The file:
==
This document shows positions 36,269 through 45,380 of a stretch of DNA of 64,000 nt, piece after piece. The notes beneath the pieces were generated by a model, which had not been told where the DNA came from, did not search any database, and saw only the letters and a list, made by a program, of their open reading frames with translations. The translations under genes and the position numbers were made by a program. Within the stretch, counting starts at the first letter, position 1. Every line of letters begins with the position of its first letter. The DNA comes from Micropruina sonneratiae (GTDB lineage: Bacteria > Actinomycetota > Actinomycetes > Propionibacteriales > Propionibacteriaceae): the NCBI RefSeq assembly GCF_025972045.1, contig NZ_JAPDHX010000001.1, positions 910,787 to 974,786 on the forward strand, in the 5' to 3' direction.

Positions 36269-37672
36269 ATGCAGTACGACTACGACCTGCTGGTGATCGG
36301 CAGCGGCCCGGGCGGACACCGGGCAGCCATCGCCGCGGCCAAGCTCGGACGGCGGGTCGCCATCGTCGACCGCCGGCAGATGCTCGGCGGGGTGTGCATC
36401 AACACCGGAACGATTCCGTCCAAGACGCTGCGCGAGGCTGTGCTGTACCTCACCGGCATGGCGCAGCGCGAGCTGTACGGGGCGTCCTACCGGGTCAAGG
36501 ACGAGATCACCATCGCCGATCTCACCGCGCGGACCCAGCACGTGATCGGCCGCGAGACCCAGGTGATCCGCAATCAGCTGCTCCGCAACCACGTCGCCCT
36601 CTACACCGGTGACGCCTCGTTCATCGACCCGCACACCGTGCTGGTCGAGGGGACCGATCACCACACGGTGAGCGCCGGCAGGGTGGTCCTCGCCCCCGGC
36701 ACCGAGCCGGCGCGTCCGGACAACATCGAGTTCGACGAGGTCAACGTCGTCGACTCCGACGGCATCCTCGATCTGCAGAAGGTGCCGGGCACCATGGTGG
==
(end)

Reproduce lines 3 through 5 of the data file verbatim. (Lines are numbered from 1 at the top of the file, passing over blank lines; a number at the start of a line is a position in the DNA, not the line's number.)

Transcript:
36269 ATGCAGTACGACTACGACCTGCTGGTGATCGG
36301 CAGCGGCCCGGGCGGACACCGGGCAGCCATCGCCGCGGCCAAGCTCGGACGGCGGGTCGCCATCGTCGACCGCCGGCAGATGCTCGGCGGGGTGTGCATC
36401 AACACCGGAACGATTCCGTCCAAGACGCTGCGCGAGGCTGTGCTGTACCTCACCGGCATGGCGCAGCGCGAGCTGTACGGGGCGTCCTACCGGGTCAAGG